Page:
Last winter we had a storm that took out about a third of the branches on an ornamental plum in my back yard. All the area that is clear sky in the first picture was filled in with lovely foliage. There is a chair there sitting below the tree and it's empty because what we used to call the "shade garden" has now become one of the sunniest spots in the yard. I used to go there every morning with a cup of coffee and watch the flowers grow. Now I go there to work on my tan.
The orange day lilies are the only happy recipients of this change. They like their bed a little sunnier and have given us a great show of color this year. But, day lilies are not the boss of me! I want my shade back.
While trimming the dogwood to the left of the tree last week, I cut out a nice sized cane that had a beautiful "v" shape to it. I was wishing I could magically graft it onto the plum when I noticed a long sucker coming up along the trunk of the plum where my shade branches once waved proudly. I was about to prune it off when I remembered how my wife and I had once shaped the angle of branches on some young fruit trees. We learned this from an episode of Victory Garden years ago. Essentially you can guide a trees growth by forcing the young branches to any shape you want by attaching them to forms or lengths of wood.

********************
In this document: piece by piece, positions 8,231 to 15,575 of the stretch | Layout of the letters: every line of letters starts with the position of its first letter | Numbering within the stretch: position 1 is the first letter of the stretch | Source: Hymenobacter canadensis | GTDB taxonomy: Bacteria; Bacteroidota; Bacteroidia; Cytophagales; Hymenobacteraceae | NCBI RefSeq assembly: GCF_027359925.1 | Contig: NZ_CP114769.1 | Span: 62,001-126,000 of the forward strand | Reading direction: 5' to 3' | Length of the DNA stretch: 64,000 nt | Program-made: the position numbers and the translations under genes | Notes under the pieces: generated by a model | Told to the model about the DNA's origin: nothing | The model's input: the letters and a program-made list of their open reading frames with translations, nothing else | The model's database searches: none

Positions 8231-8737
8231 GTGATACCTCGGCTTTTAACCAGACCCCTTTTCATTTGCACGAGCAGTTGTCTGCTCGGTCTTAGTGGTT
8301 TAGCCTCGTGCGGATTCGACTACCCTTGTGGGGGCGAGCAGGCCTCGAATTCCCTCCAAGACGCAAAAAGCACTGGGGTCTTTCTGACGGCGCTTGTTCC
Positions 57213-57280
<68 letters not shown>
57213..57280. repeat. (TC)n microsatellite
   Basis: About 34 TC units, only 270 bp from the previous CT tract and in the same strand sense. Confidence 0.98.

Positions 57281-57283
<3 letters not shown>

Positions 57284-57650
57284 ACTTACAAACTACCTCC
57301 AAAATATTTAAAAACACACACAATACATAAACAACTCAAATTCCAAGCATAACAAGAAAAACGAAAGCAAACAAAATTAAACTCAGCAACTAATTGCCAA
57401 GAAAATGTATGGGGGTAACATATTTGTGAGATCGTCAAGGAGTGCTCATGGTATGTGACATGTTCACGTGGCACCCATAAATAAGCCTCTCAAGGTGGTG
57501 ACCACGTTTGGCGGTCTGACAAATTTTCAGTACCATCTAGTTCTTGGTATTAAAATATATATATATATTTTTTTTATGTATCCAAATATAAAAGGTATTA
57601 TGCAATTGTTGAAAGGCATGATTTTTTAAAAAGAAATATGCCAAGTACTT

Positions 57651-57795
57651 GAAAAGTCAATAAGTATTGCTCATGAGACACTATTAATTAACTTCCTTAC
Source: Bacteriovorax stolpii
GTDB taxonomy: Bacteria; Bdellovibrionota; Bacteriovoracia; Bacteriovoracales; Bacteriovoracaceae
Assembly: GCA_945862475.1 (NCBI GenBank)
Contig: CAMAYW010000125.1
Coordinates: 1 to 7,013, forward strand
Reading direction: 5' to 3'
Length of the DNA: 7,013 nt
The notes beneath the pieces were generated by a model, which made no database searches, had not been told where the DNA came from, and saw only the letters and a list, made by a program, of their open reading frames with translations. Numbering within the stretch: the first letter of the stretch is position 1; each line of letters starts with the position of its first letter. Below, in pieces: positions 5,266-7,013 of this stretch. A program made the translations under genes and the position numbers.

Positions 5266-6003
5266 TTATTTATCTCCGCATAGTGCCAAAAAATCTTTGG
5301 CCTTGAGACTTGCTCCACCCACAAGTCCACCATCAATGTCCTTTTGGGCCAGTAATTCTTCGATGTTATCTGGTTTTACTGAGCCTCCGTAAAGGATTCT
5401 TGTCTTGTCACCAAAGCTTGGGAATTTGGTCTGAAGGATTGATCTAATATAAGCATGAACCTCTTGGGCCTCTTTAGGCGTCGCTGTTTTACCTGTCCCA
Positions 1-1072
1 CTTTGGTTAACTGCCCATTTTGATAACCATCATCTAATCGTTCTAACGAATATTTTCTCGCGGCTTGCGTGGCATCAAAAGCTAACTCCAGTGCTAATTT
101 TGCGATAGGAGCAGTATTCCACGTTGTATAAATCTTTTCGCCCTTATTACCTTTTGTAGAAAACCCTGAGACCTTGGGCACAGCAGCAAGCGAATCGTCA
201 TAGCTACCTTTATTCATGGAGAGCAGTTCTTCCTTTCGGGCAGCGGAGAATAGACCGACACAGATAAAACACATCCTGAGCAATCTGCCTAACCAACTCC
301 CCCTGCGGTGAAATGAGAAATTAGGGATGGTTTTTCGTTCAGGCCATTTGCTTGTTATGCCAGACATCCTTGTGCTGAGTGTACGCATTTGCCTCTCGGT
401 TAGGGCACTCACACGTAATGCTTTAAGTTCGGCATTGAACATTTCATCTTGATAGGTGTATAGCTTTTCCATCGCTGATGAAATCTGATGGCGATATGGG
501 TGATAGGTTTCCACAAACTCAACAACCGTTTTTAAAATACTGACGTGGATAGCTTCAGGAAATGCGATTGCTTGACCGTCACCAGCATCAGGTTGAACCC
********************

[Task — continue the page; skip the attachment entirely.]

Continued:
I grabbed the dogwood branch and cut it into a more manageable size. I then tied it to the plum trees trunk and gently bent the sucker to match the "v" shape of my dogwood guide and tied it down. You can see my sloppy rope and knot work in the picture below.
If this works, the branch should grow out into the open area and in a couple of years give me the shade that I miss. I'll check the branch this fall and decide then if I should remove my guide or not. I may leave it on to give it a little extra strength over the winter months.
Check back in September for an updated picture.